Congratulations on getting your official boat license! Now it’s time to see if you need to get your boat licensed or registered. As a captain of a boat in the province of British Columbia, you have a responsibility to ensure that – if necessary – your vessel is properly registered or licensed. There are some key differences between the two and it is very important that you know what you need to do, when you need to do it, and why!
Do you drive a boat that has a motor that exceeds 10 horsepower? If so, it’s time to look into licensing your vessel. When your vessel is licensed you will be given an identification number specific to your boat. This number will appear on a license card that you as the captain must always keep on board. Your vessel license number will also be used in emergency situations to identify your boat so it needs to be clearly displayed on the bow. Letters must be a minimum of seven-centimetre-tall and the colours must contrast your bow so that they are easily visible. If you do not have the license card on board or your number is not properly displayed, you could face a $250 fine. Learn more about boating violations and fines here.
Much like your driver’s license, the information presented on your vessel license must always be kept up-to-date with current information, so be sure to update it if any of your personal information, such as name or address, change. The license must also be renewed every 10 years.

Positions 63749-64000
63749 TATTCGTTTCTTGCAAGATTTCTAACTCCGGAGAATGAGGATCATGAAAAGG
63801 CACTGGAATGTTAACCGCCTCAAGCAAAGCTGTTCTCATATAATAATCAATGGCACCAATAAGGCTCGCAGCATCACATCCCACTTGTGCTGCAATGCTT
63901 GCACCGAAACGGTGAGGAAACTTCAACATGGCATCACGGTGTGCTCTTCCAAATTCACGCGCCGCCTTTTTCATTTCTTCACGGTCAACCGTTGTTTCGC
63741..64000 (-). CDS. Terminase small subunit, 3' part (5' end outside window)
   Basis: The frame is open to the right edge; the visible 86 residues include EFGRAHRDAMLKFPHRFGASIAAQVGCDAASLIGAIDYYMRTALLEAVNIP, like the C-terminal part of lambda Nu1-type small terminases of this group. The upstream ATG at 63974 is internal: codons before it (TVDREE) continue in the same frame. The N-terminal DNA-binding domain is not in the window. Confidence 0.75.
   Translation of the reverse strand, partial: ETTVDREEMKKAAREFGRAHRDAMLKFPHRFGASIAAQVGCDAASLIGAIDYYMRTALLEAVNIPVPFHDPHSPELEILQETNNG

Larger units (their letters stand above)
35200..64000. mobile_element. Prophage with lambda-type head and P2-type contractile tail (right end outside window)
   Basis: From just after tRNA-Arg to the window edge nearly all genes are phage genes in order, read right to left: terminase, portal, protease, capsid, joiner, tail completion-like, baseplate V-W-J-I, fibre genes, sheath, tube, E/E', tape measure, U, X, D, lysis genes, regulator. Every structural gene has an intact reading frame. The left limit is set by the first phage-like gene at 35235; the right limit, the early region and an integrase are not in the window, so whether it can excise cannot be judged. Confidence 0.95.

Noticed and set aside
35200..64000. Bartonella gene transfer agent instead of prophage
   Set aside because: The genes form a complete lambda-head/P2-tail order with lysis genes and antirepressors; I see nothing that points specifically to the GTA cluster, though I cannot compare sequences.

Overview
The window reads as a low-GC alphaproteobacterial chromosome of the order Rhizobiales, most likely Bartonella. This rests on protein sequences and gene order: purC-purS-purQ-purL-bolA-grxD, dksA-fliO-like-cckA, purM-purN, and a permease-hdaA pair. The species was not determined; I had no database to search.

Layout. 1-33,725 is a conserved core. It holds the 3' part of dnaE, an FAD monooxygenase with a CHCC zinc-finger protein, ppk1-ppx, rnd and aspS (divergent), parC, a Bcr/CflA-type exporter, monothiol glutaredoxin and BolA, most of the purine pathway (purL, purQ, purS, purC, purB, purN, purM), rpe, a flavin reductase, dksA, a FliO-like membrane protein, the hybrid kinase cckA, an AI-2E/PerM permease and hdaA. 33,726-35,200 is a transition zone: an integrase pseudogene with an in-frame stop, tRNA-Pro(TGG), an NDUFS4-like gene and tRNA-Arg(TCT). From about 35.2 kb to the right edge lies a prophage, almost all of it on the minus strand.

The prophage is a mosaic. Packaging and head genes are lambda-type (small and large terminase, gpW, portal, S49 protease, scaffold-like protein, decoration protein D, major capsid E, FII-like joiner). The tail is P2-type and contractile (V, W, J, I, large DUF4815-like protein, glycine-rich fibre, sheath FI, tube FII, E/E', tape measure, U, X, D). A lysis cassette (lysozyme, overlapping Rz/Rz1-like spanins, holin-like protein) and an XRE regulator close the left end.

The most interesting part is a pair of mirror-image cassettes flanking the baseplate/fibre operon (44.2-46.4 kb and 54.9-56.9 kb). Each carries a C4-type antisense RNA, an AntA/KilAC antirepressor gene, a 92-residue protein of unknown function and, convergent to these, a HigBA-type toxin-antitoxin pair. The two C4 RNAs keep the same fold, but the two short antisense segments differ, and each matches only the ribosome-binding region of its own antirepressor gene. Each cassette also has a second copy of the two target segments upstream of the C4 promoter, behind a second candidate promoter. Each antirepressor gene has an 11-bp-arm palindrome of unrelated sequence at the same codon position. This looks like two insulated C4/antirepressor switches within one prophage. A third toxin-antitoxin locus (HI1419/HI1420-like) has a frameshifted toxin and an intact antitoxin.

There is only one circumstance where it is acceptable for an operator to be driving their boat without their license card on board. If the boat has been purchased in the last 90 days you may carry documentation that identifies your name, address, and date of purchase in place of the license. Once this 90-day grace period is over, you are not allowed to drive your boat until it is licensed.
Is your boat large enough to require a marine mortgage? Will you be travelling outside of Canada by boat? If you answered yes to either of these questions, your vessel needs to be registered. Boat registration costs $250.00 and comes with some fun benefits! Registering your boat allows the captain to pick out an official boat name and identify the port of registry for their vessel, for example: “Gone Fishin’, Victoria, BC”.
Both the name of the boat and its port of registry must be displayed on the exterior of the boat. Like the identification number on a licensed boat, the name will be used to identify you in emergencies. For this reason, it is a good idea to have a short and simple name so that it can be communicated effectively between emergency personnel. Registered vessels are also required to display their official number and the tonnage of the boat on the interior.
If your boat meets any of the above criteria, you need to be looking into licensing or registering your vessel. If would like more information on the costs of boat licensing or registration, or have any further questions, you can contact the Vessel Registration Office.
Smart Boaters in British Columbia know that they also need their Pleasure Craft Operator Card or boat license to be a certified boater in this province. To get your boat license, take the Transport Canada approved boating safety course and check out all that British Columbia has to offer.